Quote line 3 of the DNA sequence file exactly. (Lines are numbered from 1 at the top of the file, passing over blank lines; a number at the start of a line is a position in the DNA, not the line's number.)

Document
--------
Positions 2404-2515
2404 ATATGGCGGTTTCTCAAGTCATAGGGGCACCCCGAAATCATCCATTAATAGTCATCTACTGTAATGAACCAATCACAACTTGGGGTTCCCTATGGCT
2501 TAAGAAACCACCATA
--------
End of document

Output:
2501 TAAGAAACCACCATA